Emissions Regulations, An Integral Part of A Larger Policy Toolkit

The car driven sprawl of the Americas’ largest metropolis, Mexico City. Photo by Pablo Pozo.

Aiga Stokenberga, the author of this blog post, completed this research as an intern in EMBARQ in Summer 2011.  Her research product is one of the last articles co-authored by the late Dr. Lee Schipper. EMBARQ encourages young researchers working in energy and transport to apply to the Lee Schipper Memorial Scholarship

Last week, a study co-authored by this blogger with the late Lee Schipper – the founder of EMBARQ- analyzing energy usage by mode per activity, modal energy intensity, using ASIF (a methodology which unpacks transport energy use by activity, modal share, energy and carbon intensities) was published in the Transportation Research Board’s (TRB) Transportation Research Record.  The 2,287th issue of the prestigious technical journal reflects the work that was presented at the 91st annual Transportation Research Board conference this January in Washington, D.C.

The research focuses on the transport sector’s is increasing contribution to Mexico’s carbon footprint as well as its associated externalities, including congestion and increasing energy supply costs. Schipper and I examined the above  in terms of transport activity, energy use, and emissions with publicly available data, to identify trends in Mexico City level. We developed, using the most recent (2007) Origin, Destination survey data for Mexico City,  scenarios of future CO2 emissions based on several alternative assumptions about the modal share of mass transport versus private transport. In applying these scenarios, we conclude that measures promoting a shift toward non-motorized transport and mass transit will both be essential complements to increased fuel economy standards if Mexico City’s recent shift toward high capacity modes -with lower energy intensity- is to be maintained.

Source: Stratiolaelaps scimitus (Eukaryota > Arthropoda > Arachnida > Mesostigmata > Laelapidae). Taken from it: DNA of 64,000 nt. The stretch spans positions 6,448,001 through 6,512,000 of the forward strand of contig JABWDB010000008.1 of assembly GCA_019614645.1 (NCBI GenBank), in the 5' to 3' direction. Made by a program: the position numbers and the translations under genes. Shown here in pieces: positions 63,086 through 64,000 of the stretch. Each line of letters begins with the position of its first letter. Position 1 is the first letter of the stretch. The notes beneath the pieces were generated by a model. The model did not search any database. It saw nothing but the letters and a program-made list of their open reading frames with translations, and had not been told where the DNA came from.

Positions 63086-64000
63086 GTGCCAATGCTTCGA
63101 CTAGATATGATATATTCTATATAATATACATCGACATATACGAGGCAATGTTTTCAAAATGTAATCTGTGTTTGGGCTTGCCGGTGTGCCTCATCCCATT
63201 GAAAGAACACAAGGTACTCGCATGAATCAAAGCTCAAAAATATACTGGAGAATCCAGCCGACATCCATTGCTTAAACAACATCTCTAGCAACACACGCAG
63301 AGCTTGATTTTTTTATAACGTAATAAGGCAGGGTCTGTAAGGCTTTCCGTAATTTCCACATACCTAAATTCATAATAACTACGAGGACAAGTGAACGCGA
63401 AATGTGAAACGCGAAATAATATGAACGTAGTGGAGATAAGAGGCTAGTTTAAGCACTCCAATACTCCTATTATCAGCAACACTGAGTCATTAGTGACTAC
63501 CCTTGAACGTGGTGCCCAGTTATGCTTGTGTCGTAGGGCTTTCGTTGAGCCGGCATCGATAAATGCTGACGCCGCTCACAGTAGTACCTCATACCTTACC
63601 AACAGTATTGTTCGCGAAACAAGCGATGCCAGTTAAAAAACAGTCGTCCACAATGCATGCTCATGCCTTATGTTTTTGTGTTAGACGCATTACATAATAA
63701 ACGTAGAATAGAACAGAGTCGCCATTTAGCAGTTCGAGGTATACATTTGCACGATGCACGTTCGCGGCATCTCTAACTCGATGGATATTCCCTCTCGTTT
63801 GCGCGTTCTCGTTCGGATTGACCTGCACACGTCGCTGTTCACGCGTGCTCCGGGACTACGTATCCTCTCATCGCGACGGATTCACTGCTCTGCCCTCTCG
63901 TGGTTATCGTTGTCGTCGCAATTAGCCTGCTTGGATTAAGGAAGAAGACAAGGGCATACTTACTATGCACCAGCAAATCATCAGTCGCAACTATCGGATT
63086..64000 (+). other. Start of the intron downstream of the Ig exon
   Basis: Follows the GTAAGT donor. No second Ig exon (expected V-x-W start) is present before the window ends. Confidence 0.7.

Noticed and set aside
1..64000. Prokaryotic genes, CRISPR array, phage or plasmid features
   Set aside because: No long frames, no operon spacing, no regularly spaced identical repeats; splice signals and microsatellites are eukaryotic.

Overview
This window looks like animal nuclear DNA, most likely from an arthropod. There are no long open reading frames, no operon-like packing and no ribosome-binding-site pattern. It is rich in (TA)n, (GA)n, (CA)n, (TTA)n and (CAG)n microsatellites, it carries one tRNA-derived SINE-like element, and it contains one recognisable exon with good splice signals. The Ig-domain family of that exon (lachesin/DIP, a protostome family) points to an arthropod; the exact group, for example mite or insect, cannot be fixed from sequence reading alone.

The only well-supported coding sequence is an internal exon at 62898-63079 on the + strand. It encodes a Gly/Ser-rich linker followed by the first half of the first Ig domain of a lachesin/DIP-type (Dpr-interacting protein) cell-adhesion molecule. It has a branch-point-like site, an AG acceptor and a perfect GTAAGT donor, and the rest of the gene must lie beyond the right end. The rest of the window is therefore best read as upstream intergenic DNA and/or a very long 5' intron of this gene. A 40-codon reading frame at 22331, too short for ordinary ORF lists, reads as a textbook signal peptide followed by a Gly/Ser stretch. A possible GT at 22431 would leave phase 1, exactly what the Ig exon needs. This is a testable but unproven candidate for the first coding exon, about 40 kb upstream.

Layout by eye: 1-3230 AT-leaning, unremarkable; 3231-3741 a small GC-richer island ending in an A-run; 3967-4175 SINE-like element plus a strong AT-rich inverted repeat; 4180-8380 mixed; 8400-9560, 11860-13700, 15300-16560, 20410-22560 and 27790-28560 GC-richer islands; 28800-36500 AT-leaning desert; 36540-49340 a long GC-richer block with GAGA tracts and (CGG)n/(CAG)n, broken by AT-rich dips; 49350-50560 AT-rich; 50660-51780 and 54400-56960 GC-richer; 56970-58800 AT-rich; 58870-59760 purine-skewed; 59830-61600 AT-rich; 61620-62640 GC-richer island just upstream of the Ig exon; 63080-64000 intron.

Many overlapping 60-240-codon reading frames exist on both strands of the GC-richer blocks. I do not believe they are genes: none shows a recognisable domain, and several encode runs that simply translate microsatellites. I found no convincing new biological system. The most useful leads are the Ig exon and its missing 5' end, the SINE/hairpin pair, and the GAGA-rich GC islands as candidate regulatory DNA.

This bottom-up approach relying on national data, first applied in the early 1990s ,  has been used in numerous previous studies on transport energy use and emissions in developed countries, including a relatively recent analysis by Kamakate & Schipper that looked at trends in truck freight energy use and carbon emissions in OECD countries. In a related study “peak travel” energy use in a number of industrialized nations is examined using similar methods. In one of the most recent papers on the topic, published in 2011 in Transport Policy, Schipper examined trends in automobile use, fuel economy and CO2 emissions in the European Union, United States, and Japan.

Similar to the analysis of Mexico’s urban transport energy use and emissions, the study concluded that vehicle on-road fuel intensity in the analyzed countries had improved and that reductions in transport carbon emissions might result from recent strengthening of emissions targets for new vehicles. On the other hand, when also accounting for trends in vehicle size and power, one of the key take-aways from the 2011 study – similarly to the present one specific to Mexico – was that fuel economy technology, while important, is not the only factor driving changes in on-road fuel economy, vehicle efficiency and transport emissions across countries.


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